Scanned image of the page. Keyboard directions: use + to zoom in, - to zoom out, arrow keys to pan inside the viewer.

Page Options


Something wrong?

Something wrong with this page? Report problem.

Rights / Permissions

The University of Michigan Library provides access to these materials for educational and research purposes. These materials may be under copyright. If you decide to use any of these materials, you are responsible for making your own legal assessment and securing any necessary permission. If you have questions about the collection, please contact the Bentley Historical Library at bentley.ref@umich.edu

July 05, 1991 - Image 89

Resource type:
The Detroit Jewish News, 1991-07-05

Disclaimer: Computer generated plain text may have errors. Read more about this.


Aaron Ozrovitz lifts
weights at Franklin
Racquet Cub.

Local health clubs create more
than good bodies.

Lisa Joy Marrich pumps
some iron.


Jewish News Intern


hen the Reeboks
are strapped on
and the bodies are
squeezed into lycra leotards
and running shorts, most of
the members at the Franklin
Fitness and Racquet Club
have a serious workout — not
a pickup — in mind.
Of course, a lot of socializ-
ing occurs on the stationary
bikes, amid the blaring
music, around the pool and
on the various couches set up
in sitting areas, perfect for
conversation with this after-
work crowd.
For Linda Cohen, a thirty-
something, tanned and
leotard-clad secretary, this
provided the setting to de-
velop more than a flat
tummy. It's where she met
her future husband.
When she joined the
health club about a year ago,
she was re-introduced to a
man she had met a few mon-
ths previously at a party in
Birmingham. They con-
tinued running into each
other while working out and

soon something more than a
good figure formed. Even-
tually the relationship turn-
ed from weights to wedding,
but the two have yet to set a
Ms. Cohen's experience is
not typical.
Sheri Aaron, a 34-year-old
speech pathologist and a
member of Franklin for six
years, said she chose the
club because the members
are serious about workouts,
yet friendly. And although
none of her dates with other
members have turned into
anything serious, she never
feels ill at ease when
"running" into them again
while working out.
"When you date someone
from the club, you know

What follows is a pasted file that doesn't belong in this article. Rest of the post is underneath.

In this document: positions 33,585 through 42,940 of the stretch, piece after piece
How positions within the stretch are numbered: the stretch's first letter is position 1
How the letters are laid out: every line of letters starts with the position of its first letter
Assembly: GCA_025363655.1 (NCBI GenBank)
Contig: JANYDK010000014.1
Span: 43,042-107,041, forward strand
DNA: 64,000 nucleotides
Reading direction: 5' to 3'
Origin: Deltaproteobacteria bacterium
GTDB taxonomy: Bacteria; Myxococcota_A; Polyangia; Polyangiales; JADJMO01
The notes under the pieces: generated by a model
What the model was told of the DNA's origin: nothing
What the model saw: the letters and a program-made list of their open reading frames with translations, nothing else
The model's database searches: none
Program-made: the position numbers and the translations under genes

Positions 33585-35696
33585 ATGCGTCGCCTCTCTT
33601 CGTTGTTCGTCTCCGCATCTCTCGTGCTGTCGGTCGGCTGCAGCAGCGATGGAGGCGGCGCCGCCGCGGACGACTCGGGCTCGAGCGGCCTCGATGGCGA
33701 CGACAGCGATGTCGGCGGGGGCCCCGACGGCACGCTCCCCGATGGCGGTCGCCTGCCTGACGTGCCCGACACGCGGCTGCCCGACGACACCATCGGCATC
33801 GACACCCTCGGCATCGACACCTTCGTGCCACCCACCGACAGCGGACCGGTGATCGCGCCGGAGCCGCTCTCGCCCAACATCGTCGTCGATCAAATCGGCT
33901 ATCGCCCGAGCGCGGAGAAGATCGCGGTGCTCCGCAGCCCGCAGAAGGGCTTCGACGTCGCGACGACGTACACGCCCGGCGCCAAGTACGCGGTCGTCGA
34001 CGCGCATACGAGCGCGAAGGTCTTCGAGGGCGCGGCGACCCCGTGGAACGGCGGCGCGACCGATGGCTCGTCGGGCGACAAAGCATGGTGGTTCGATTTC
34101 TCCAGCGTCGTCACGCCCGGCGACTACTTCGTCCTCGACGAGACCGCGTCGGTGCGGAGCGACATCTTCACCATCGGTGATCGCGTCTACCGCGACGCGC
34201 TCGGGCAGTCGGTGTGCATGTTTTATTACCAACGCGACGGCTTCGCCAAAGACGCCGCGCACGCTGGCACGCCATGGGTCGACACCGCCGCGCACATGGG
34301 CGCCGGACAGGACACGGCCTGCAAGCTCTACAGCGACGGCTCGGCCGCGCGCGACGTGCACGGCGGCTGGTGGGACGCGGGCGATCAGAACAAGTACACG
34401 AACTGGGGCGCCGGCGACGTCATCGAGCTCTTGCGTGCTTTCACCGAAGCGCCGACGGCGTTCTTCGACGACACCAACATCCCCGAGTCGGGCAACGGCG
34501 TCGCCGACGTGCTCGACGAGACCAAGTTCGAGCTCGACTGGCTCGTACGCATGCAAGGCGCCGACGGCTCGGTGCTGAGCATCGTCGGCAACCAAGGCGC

right away you have fitness
in common," Ms. Aaron said.
"And that's why people are
here — to work out."
Ms. Aaron said she chose
Franklin primarily for its
convenience —located on the
heavily-traveled work route
of Northwestern Highway.
Another reason is the at-
mosphere, which encourages
a certain amount of socializ-
ing among a diverse age

group of mostly professional
men and women, she said
while cooling down on the
couch by the big-screen TV
with friends.
"Powerhouse, for example,
is not as social, and the
fitness club at the Jewish
Community Center has men




6 0

Jacqie Coburn and
Barry Klein have been
dating for three months.

and women working out
separately," Ms. Aaron said.
"I'm into lifting (weights), so
I'd rather work out with

Bob Gittleman, an at-
torney found bronzing by the
pool with a drink in one
hand and a cellular phone in
the other, agrees the club
atmosphere is friendly, but
hesitates to classify it as a
"meat market," a commonly
heard stereotype of the
upscale fitness center.
"I can't imagine people
spending this kind of money
just to get picked up," he
said. "Go to a bar or dating
service instead."
Single members at
Franklin pay a one-time in-
itiation fee of $500, in addi-
tion to $82 per month in
membership fees.
Mr. Gittleman believes
that for the money Franklin
charges many people leave
with something much more
valuable than a date. They
leave with confidence.
"I've seen people come in
here with no confidence and
leave with a lot because of
what they've done for them-
selves and with their
bodies," he said.
Hans Akan, an employee
at One on One, a fitness club
in West Bloomfield, at-
tributes the serious workout

atmosphere of his club to its
overall facilities including
tennis, aerobics and a
healthful snack bar in addi-
tion to a fitness center.
"Clubs that don't last are
the ones that offer limited
facilities and are known as
meat markets," he said.
Mr. Akan believes health
clubs were more of a singles
scene a few years ago, but
the image is changing as
people become more serious
about their health.
One on One members pay
an initiation fee of $75 and
$63 a month for the right to
pump iron with a poster of
Arnold Schwartzenegger
staring at them.
Beverly Earp, a tatoo-
sporting employee for
Nestles Beverages, exercises
three to four hours a day,
seven days a week — often
socializing on the breath-
snatching stairmaster.
"This has nothing to do
with mating," she said.
Instead, Ms. Earp stressed
that members of the club
tend to go out in groups. One
man she dated from One on
One has since become a good
friend. She fixed him up



Back to Top

© 2020 Regents of the University of Michigan